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Atlanta rapper Killer Mike, one-half of duo Run the Jewels, made headlines recently following the grand jury decision to not indict police officer Darren Wilson for the killing of 18-year-old Michael Brown in Ferguson, Mo.

Killer Mike and his musical partner, El-P, were onstage in St. Louis, just miles from Ferguson, and before the show began Mike delivered an impassioned, heartfelt speech straight from the gut, eventually breaking down into tears.

"You motherf--kers got me today," he said. "You kicked me on my ass today because I have a 20-year-old son and a 12-year-old son, and I'm so afraid for them today."

Mike has been one of the most consistent voices throughout the events in Ferguson, penning op-eds and appearing on CNN to speak his mind. He recently spoke to CBC Radio's Q for what was supposed to be an interview about his new album, Run the Jewels 2, but which turned out to be an emotional and passionate discussion about race, respect and reparations in the U.S. Below are a few of the highlights, but you can listen to the whole interview in the player at the bottom of this post. 

"There's never been a time in American history since the day Crispus Attucks was the first one killed in the American Revolutionary War to right now, there has never been a time that blacks have not been a positive contribution to this country, and even with that said, our skin is a scarlet letter, and that is just a tremendous burden to have to bear."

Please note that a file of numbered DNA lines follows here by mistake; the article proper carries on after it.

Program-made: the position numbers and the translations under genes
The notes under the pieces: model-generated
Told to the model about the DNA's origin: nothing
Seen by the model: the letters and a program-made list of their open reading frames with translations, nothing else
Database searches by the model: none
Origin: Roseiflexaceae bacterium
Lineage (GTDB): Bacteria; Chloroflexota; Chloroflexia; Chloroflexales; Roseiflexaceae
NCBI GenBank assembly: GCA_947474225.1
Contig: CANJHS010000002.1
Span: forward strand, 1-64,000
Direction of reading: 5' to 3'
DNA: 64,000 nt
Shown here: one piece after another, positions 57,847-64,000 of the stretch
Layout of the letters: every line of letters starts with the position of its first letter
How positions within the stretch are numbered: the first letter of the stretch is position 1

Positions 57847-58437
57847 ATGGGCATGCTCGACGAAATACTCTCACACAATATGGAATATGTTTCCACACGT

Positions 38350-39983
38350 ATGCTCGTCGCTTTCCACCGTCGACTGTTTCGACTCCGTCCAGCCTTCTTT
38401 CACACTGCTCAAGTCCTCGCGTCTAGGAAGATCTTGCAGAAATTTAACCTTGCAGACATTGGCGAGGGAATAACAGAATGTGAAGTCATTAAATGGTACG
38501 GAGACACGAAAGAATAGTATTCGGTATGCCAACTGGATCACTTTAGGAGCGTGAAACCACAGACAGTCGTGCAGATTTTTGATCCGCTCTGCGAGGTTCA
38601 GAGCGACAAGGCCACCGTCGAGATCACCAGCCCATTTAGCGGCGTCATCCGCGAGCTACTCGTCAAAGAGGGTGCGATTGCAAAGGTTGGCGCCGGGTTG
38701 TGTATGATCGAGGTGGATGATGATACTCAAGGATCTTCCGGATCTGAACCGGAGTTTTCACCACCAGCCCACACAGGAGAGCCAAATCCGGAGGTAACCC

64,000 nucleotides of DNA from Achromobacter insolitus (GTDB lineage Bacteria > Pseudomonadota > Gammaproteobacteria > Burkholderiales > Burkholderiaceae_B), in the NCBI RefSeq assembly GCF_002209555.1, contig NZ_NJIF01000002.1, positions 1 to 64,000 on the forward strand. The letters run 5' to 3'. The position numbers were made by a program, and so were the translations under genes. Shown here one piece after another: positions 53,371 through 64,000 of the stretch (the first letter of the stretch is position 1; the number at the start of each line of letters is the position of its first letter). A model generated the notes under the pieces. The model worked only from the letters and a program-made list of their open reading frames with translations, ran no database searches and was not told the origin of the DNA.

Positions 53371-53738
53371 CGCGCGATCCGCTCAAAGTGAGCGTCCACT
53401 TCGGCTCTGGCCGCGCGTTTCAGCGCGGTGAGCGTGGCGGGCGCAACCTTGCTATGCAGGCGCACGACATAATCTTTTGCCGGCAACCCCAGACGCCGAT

"I didn't think that when I became an adult that the same conversation my grandparents had to have with me about inequality and racism and evil, the same things that as a teenager I had to learn myself, I didn't think I would be explaining those things to my 17-year-old daughter and seven-year-old daughter." 

"My father was a police officer ... my children are taught to respect authority ... but even a 17-year-old girl wants to know why an 18-year-old boy was denied due process." 

"Hope is something that black people need to restore on a daily basis.... Hope is making sure that your boys make it home from school without a police encounter. Hope. Do I have hope that we will be treated fairly in the next five or 10 years? I have absolutely no hope of that based on the last 51 years. Based on the last 100 years and based on the last 400 years. I have no hope of that. But I have hope that my community can do something different.... I have hope, but you know hope don't buy groceries. Hope doesn't change things. " 

posted by Jesse Kinos-Goodin on Nov 27, 2014
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